The bill also amends the Commissioner for Law Enforcement Data Security Act 2005, including by expanding its purpose to include the promotion of the use by the chief statistician of appropriate and secure management practices in relation to crime statistics data. It also amends the functions and powers of the commissioner to allow him or her to establish standards and protocols to conduct monitoring activities in relation to crime data held by the Crime Statistics Agency.

This is, then, a very important bill because it goes to the heart of delivering transparency in our policing and in the law and order area. The members of the Victorian public want to be confident about the data published by the government and confident when looking at relevant statistics about, for example, increases in certain crimes, such as crimes against the person.

The previous opposition speaker was speaking about family violence incidents, and we have specially targeted resourcing to allow police to create specific units to deal with family violence issues and incidents. We are putting resources in. We are equipping police with budget resources to ensure that more officers are out there policing. As I have said before in this house, when more officers are policing, this leads to more people being caught doing the wrong thing, more arrests and more processing of criminals. Protecting the public and making sure that people feel safe are the most important issues for our community.

The final important point about this bill is that it is not possible for a government to know about the best resourcing options for police unless it is provided with clear and transparent information. That is what this bill does. It provides that independent function of transparency, allowing the government to ensure that it is able to resource appropriately. Also, the important policing arm is not tied to the government, is not to be the hands and legs of the government or to manipulate figures for the government’s privilege and benefit. That is what we are ensuring. We have deliberately ensured that there is a clear separation of powers. That is what we have done with the Victoria Police Amendment (Consequential and Other Matters) Bill 2014, which introduced the biggest changes to policing since 1958.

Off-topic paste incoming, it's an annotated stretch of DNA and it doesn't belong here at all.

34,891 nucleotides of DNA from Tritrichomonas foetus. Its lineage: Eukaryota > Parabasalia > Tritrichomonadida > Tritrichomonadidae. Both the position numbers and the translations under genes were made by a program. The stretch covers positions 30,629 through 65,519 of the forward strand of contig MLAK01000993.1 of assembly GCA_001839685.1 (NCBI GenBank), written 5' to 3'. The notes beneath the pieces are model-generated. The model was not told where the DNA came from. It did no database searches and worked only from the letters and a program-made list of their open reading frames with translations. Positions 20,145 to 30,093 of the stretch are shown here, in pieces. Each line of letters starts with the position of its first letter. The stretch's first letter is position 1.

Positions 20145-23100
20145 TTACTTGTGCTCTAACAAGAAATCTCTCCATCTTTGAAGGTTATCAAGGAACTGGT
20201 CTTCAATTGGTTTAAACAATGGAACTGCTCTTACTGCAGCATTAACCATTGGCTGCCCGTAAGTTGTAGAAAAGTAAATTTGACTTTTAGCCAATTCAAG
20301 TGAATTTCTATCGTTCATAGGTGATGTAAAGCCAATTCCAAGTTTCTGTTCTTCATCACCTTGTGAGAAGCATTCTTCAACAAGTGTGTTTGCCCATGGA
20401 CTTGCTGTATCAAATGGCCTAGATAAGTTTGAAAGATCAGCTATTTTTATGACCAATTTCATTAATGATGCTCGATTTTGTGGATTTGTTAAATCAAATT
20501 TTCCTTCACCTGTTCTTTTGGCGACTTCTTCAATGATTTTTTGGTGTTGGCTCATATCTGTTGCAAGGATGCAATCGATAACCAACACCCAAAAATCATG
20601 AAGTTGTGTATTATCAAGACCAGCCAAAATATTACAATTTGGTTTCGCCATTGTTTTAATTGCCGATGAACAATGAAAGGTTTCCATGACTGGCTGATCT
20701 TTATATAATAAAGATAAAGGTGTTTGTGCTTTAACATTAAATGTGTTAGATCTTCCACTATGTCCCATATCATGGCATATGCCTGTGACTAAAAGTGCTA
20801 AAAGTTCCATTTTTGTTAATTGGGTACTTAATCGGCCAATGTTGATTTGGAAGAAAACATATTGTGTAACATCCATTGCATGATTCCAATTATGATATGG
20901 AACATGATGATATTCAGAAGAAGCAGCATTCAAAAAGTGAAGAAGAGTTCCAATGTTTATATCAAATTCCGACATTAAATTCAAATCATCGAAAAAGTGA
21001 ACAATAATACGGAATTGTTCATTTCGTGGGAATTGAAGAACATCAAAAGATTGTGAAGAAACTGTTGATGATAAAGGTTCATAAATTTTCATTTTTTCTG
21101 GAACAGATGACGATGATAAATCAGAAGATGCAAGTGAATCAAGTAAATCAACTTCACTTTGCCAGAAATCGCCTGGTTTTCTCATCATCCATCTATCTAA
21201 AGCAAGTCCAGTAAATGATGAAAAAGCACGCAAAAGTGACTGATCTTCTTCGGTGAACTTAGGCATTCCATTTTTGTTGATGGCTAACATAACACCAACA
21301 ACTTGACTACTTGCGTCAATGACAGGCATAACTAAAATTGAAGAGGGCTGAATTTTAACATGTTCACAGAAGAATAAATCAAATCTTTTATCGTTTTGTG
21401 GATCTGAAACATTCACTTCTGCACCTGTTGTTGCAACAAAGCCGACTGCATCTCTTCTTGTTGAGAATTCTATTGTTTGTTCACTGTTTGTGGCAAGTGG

Now we are providing transparency to ensure that the sort of shenanigans that took place under the previous government do not recur. We have transparency, and we will ensure that we publish the right figures, which are independently provided and monitored. They will not be what a police minister has handed over to a police commissioner to distribute before an election. That is what we will ensure does not happen in the future. We are getting on with delivering on crime statistics, just as we have with the Independent Broad‑based Anti‑corruption Commission and with all areas of policing. Law and order has been at the forefront of our policy of ensuring that Victorians are safe.